Deleuze’s two volumes on the ontology of cinema are heavily influenced by auteur theory, and thus on the assumption that the director, in this case Nicholas Ray, is the locus for the production of meaning in a film. We can draw a conclusion from this: film is a controlled world, like that an author creates in a novel, and reading it as simply being mimetic is a perhaps a naïve mistake.  Rather, the film, like the written text of a fiction writer, addresses certain concerns that the director has, and even though the director may be constricted by a production environment, a screenplay which he hasn’t written, and even a hostile political landscape, he is, through the clever use of the medium, able to work these concerns into the work he is in charge of producing – even if those concerns are unpalatable to the audience it addresses. I think Bigger Than Life is an excellent example of this.

I’d like to say a few things about the iconography ­and one major issue which seems to have divided critics about the film, and couch this in terms of the existential philosophy that Nicholas Ray was aware of and which remained a major influence upon him throughout his career. A synopsis of the film will help us here: Ed Avery is a schoolteacher who moonlights in the evenings as an operator at a taxi firm in order to support the suburban lifestyle that his family enjoys. His life seems to be the realisation of the fifties American dream. One evening he collapses, is whisked to hospital and quickly diagnosed with a terminal condition whose only cure is a new drug which is still in its experimental stage, the painkiller cortisone. Avery and his family are warned that this drug has side-effects, one being a risk that it could lead to erratic behaviour. Faced with the choice between certain death and cortisone, Avery takes the drug and so begins his change.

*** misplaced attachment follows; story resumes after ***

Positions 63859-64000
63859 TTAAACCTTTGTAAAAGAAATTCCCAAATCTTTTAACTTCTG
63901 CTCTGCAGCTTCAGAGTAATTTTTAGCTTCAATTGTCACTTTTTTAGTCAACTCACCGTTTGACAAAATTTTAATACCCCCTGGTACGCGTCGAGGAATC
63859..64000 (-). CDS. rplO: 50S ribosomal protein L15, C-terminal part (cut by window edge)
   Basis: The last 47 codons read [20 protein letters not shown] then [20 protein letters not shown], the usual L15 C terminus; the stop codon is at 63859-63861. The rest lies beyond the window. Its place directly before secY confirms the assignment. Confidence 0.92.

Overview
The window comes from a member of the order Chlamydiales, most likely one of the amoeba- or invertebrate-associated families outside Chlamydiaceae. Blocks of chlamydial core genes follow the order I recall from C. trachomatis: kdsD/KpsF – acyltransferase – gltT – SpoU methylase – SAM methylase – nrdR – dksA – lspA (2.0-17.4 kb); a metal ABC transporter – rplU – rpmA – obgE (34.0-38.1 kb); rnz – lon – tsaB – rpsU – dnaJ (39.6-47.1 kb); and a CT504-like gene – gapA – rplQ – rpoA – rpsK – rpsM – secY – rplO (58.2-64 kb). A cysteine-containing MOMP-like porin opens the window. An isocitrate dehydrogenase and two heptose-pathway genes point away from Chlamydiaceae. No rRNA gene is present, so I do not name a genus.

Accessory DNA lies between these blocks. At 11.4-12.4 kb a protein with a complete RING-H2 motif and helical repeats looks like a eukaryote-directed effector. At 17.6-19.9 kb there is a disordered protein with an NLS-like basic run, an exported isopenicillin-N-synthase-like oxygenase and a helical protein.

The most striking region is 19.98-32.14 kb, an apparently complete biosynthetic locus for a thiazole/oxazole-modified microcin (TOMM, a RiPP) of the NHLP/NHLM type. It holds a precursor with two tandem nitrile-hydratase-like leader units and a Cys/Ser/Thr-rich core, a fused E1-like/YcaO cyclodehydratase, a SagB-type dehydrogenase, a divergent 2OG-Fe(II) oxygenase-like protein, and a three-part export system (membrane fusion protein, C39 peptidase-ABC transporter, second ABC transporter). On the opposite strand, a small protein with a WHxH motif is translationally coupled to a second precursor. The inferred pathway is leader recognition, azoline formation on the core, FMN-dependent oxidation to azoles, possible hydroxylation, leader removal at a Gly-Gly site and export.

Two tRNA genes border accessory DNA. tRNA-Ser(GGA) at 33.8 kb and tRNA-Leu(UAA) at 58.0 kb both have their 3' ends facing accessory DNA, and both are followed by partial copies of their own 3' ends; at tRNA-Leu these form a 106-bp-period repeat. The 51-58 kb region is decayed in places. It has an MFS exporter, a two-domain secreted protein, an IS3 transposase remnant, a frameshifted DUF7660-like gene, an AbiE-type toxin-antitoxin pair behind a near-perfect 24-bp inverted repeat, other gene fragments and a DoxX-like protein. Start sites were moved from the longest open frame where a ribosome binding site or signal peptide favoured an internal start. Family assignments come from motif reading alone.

The film’s script is based on an article by New Yorker staff writer Berton Roueche, warning about the dangers of cortisone. His story was adapted into a script, and Bigger Than Life was released almost a year to the day after the story’s publication.

So to begin with, if we look at Fig. 1 from the film, we see a broken mirror, a favourite icon deployed by directors of this era to depict derangement, a fractured personality, and mental instability.


Another famous example of this can be seen in Orson Welles’s The Lady of Shanghai (Fig. 2).

Fig. 2

In Bigger Than Life, this is given an extra twist when we consider that it is the mirror to the medicine cabinet which is shattered by his wife, exasperated by the demands of her husband. The cortisone is affecting him, bending his personality and he has changed from the aloof, yet cheerful and seemingly content figure we see at the beginning of the film, to something much more sinister. Indeed, Bigger Than Life was released in France, Italy, and Spain as Behind the Mirror, which is in direct reference to this scene. The implication here is that it is the cortisone which is behind the mirror, and it is this which is shifting his personality, a la Jekyll and Hyde.

The aloof figure who is presented at the beginning of the film, before he has taken the cortisone, as being dissatisfied with suburban life, socializing with bourgeois middle-class colleagues and ‘keeping up with the Joneses’, to quote the film, is unleashed as a menacing tyrant who terrorizes his family and local community with paranoid hectoring and eventually a blood-lust which sees him come close to committing filicide. The question which divides critics then is this: has the cortisone completely transformed Avery, or has it unleashed some part of his personality, a drive perhaps, which has lain dormant, suppressed by the social glare and the pressures of the American culture in which he lives?

Discussion of another pair of images can also help answer this question.

Fig. 3

In Fig. 3 we see Ed with his son Richie and his wife Lou in a gloomy scene in Ed’s study. After missing lunch as a punishment for not catching an American football pass, Avery’s son Richie struggles to complete a maths problem. His father tells him not to get flummoxed, and implores him to ‘use his reason’ to work out the calculations. He will not allow the child to eat his evening meal until he has completed the work set for him. We see Barbara Rush, as Ed’s already beleaguered wife Lou, pleading with her husband to let the child go. What is interesting here is Ray’s use of the low key light which creates the long and menacing shadow behind the actor playing Ed, James Mason. It casts a long shadow on the door behind. Ed’s shadow is big and looming, dwarfing that of his wife. We see the child, Richie, right at the front of the screen, making him seem disproportionately small.